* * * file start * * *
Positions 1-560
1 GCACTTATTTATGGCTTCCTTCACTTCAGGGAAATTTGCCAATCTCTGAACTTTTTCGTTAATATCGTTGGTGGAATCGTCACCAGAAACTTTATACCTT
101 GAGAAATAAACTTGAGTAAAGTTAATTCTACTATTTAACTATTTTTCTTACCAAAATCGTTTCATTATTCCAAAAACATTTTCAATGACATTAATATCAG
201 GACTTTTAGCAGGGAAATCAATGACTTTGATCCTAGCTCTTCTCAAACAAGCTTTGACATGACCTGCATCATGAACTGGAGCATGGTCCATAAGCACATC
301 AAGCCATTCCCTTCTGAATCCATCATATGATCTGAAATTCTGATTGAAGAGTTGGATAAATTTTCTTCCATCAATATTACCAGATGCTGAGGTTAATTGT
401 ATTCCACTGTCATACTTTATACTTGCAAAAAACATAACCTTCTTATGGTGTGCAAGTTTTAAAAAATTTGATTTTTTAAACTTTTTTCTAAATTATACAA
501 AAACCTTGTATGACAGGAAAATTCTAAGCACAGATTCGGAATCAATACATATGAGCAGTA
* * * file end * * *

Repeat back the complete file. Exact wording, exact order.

Positions 1-560
1 GCACTTATTTATGGCTTCCTTCACTTCAGGGAAATTTGCCAATCTCTGAACTTTTTCGTTAATATCGTTGGTGGAATCGTCACCAGAAACTTTATACCTT
101 GAGAAATAAACTTGAGTAAAGTTAATTCTACTATTTAACTATTTTTCTTACCAAAATCGTTTCATTATTCCAAAAACATTTTCAATGACATTAATATCAG
201 GACTTTTAGCAGGGAAATCAATGACTTTGATCCTAGCTCTTCTCAAACAAGCTTTGACATGACCTGCATCATGAACTGGAGCATGGTCCATAAGCACATC
301 AAGCCATTCCCTTCTGAATCCATCATATGATCTGAAATTCTGATTGAAGAGTTGGATAAATTTTCTTCCATCAATATTACCAGATGCTGAGGTTAATTGT
401 ATTCCACTGTCATACTTTATACTTGCAAAAAACATAACCTTCTTATGGTGTGCAAGTTTTAAAAAATTTGATTTTTTAAACTTTTTTCTAAATTATACAA
501 AAACCTTGTATGACAGGAAAATTCTAAGCACAGATTCGGAATCAATACATATGAGCAGTA